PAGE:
What’s it LIKE, being at the convention?
The Fleet Center is a big sports arena. You already know what the hall looks like, from TV. I walked around on the main floor before the convention started, and it’s smaller than it looks like on TV. (Everyone says that about TV.) Things are close by. When someone is on the stage, they are right there, not too far from you. I’ll try to get a pass to walk around on the main floor today after the convention opens, to get a feel for what it must be like to be a delegate, so I can write about that.
From where I’m sitting way up in the stands, though, it actually looks bigger way down there, and your television is a much better seat for seeing the convention.
The proceedings themselves are entirely geared to TV. All day people are giving speeches and almost nobody is listening, except maybe the delegation of the state the speaker is from. Then there are the big speeches. There was times last night when the speaker would be saying something from the stage, and people would be cheering, and we’d all be going, “What did he say?” and the cheering would get louder and the speaker would just keep talking. (Probably to stay on schedule.) So on TV you would hear the cheering but not at the amazing overwhelming level that we hear it in the arena. It would be like the “Dean Scream” where the part you hear (over and over and over) makes him sound like a loon yelling his head off, but if you were actually there all you could hear was the crowd and him trying to talk loud enough for people to hear him.
I said it is a big sports arena, and when you go out into the hallway surrounding the main floor that is exactly what it is like there, too. There are concession stands with amazing prices (a large Coke is $5), and stands with people selling hats and buttons and t-shirts. It’s very hard to find a drinking fountain. (And of course it is about half ice.)
Now, for the political junkies, here’s how it is not like a sports arena. Steve Soto and I went wandering around for a while yesterday. We started out in the press area — which looks so different from what you see on TV or what you might expect. I posted a picture of the scene in the Press Filing Room yesterday — long tables covered with white plastic, little chairs, crowded, dirty with trash people have left behind and full wastebaskets. The press area is down in the part of the arena people never see, and it’s all cement and cardboard and pipes and wires. Cement walls and floors, and rigged up “rooms” with curtains for walls with signs made with marker pens that say things like “CBS RF”, or “DIGITAL DARKROOM.”
We’re walking around and Steve says “That was Wolf Blitzer,” and then “Sam Donaldson.” We passed a lot of people like that. The faces you recognize coming by every fourth person. We decided we’d become “The Blogger Story” if we told Andrea Mitchell “Your husband is Bush’s Bitch.” Anyway, we just stopped and watched press people go by for a while to see who we could pick out. A nudge from Steve, “Isn’t that…?” “Hey, look who’s over there…”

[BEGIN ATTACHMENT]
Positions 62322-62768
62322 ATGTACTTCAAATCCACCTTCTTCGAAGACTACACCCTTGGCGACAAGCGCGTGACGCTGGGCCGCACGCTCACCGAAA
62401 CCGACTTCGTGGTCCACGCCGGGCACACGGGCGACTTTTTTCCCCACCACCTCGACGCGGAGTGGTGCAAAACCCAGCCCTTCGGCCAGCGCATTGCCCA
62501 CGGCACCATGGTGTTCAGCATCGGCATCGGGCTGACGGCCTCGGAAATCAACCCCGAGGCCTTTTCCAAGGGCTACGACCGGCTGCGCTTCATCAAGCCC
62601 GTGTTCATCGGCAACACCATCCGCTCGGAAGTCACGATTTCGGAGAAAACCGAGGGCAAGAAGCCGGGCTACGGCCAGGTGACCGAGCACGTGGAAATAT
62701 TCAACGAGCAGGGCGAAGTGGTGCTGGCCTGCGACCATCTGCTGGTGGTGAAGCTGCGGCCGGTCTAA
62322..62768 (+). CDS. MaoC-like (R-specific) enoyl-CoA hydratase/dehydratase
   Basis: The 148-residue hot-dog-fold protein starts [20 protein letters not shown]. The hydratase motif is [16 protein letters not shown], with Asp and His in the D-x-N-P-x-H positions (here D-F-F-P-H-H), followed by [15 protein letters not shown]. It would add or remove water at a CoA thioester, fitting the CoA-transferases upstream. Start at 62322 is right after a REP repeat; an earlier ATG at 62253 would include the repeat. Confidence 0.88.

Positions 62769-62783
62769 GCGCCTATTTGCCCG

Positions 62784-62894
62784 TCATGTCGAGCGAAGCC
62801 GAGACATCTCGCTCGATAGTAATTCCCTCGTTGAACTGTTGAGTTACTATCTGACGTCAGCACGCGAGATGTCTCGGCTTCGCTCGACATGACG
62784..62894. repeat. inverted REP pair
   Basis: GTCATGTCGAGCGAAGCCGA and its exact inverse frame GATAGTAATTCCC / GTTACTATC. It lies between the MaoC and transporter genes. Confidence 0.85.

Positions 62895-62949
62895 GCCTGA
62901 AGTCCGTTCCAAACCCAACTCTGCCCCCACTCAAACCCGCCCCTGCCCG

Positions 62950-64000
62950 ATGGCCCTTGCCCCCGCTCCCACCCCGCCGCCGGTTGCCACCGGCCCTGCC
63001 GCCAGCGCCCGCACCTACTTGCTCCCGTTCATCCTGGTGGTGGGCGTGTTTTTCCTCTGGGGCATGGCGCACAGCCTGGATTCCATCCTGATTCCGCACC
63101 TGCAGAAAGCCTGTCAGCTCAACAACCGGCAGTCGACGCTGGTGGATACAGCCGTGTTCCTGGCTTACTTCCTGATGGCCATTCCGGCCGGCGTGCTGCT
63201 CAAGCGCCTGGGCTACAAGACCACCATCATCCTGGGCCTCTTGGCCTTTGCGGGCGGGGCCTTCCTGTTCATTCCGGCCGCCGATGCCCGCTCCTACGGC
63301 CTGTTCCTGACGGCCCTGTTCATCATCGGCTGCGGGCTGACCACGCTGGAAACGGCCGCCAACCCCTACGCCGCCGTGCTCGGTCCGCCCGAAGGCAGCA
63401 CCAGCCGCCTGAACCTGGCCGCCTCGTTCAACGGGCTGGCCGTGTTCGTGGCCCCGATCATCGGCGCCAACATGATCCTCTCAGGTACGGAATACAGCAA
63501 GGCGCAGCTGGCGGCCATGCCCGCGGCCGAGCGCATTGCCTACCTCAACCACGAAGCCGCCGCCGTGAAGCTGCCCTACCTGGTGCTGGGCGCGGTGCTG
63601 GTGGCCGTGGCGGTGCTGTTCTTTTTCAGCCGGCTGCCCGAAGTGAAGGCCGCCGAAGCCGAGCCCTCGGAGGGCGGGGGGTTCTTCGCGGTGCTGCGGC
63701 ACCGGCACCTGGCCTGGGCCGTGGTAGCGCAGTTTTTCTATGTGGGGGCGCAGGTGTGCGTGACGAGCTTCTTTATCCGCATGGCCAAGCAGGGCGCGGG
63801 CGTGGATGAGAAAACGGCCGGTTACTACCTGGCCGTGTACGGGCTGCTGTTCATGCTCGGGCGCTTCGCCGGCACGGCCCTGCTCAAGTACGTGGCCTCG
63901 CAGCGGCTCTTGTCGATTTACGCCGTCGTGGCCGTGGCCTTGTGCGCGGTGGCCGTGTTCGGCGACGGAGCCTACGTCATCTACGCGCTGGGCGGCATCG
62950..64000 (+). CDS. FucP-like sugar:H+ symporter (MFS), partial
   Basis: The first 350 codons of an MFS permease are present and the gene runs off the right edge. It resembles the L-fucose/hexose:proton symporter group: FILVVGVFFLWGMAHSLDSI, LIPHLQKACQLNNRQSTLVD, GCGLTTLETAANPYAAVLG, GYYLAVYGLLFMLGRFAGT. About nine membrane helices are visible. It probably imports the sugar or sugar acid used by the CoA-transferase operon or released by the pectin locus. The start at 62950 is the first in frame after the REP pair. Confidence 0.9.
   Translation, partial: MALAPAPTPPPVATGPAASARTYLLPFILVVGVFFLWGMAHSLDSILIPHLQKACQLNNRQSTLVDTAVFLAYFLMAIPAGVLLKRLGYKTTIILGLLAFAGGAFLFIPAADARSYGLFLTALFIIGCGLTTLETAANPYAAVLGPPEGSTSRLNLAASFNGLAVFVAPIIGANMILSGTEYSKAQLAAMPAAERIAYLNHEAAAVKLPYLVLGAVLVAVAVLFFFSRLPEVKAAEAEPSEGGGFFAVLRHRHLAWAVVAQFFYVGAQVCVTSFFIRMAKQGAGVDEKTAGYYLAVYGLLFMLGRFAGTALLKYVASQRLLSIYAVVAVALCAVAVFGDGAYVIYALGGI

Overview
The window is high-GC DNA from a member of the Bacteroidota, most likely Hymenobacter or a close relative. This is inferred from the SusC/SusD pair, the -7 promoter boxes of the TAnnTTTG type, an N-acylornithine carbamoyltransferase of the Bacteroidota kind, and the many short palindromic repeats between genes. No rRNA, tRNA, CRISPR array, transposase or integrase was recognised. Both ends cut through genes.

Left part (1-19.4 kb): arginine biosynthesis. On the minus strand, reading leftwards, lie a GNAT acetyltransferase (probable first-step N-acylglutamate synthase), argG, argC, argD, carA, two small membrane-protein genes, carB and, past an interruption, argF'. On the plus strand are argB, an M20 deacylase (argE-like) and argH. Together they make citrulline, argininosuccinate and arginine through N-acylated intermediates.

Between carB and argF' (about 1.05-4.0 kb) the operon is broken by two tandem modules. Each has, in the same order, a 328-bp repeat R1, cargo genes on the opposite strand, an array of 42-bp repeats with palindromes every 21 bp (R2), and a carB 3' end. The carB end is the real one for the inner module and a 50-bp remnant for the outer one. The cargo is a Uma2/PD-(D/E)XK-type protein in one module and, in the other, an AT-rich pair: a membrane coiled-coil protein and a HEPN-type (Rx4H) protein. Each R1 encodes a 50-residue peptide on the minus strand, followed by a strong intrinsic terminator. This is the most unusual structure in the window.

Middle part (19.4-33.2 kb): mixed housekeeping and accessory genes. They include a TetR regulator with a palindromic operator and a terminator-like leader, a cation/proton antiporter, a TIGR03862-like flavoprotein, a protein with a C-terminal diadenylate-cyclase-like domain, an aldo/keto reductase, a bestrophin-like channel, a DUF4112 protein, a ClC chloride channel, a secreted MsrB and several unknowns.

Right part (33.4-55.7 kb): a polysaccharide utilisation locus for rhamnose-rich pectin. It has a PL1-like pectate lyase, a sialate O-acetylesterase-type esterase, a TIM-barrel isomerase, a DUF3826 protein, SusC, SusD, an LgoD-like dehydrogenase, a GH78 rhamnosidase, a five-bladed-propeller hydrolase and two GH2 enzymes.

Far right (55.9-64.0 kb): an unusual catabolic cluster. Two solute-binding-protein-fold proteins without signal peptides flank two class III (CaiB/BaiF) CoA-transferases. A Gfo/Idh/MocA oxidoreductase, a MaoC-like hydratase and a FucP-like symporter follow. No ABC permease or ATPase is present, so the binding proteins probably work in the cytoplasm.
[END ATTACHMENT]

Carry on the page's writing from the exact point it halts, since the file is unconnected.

Then we went walking around on the ground floor, where there’s an area for talk radio shows, and there’s Sam Seder and Air America, so I’m talking to Sam about the right-wing communications infrastructure. The people who the New York Times Magazine story from Sunday talked about are supposed to be on either tonite or tomorrow, and I’m going to nail down when that is and be sure to be there to hear it live, maybe be on the show he says. AND I’m going to show up to see Randi Rhodes for sure. Of course, there’s Al Franken and I’ll make sure to see that live as well. I have run into him a few times walking around.
Running into people walking around… After we talked to Air America a while we went down to the McDonalds because drinks cost much less there. We’re in line and Ted Sorenson walked by, being helped by a couple of guys because he’s pretty old. And then Michael Moore comes in the door, and he is SURROUNDED by a cocoon of press and camera, with the TV camera guys walking backwards in front of him and the lights on him and the microphone booms overhead and this weird gaggle comes walking down the hall. I’ve never experienced anything like this. And they’re coming straight for us and the cameramen back right into us and look at us like, “Who the f… are you?” so we get out of the way and the procession slowly goes by. Al Franken jumps into the middle of it to say Hi. I’m thinking that I could never, ever live like that. And there’s another press gaggle down the hall a ways and we see it’s Jesse Jackson. And in the crowd around him Steve is saying, “That’s, oh darn, I can’t remember his name.” (Another one upstairs and it’s two of the Daily Show guys.)
So the power of celebrity and the power of the press? It’s everything you read about but still, when you see it, it’s both amazingly attractive and also somehow perverted and shameful at the same time.
It’s crowded. It’s a Democratic gathering, which one journalist speaking to yesterday’s blogger breakfast, Walter Mears from the AP, described as a big class reunion. That was a great description. He’s an old guy with a respected career in journalism and he talked about striving for objectivity (and the bloggers made faces at that and some of us thought about starting to chant, “Nedra, Nedra, Nedra” but we didn’t.)
I hope I have been able to give you some sense of What It’s Like to be at a convention — with a press pass.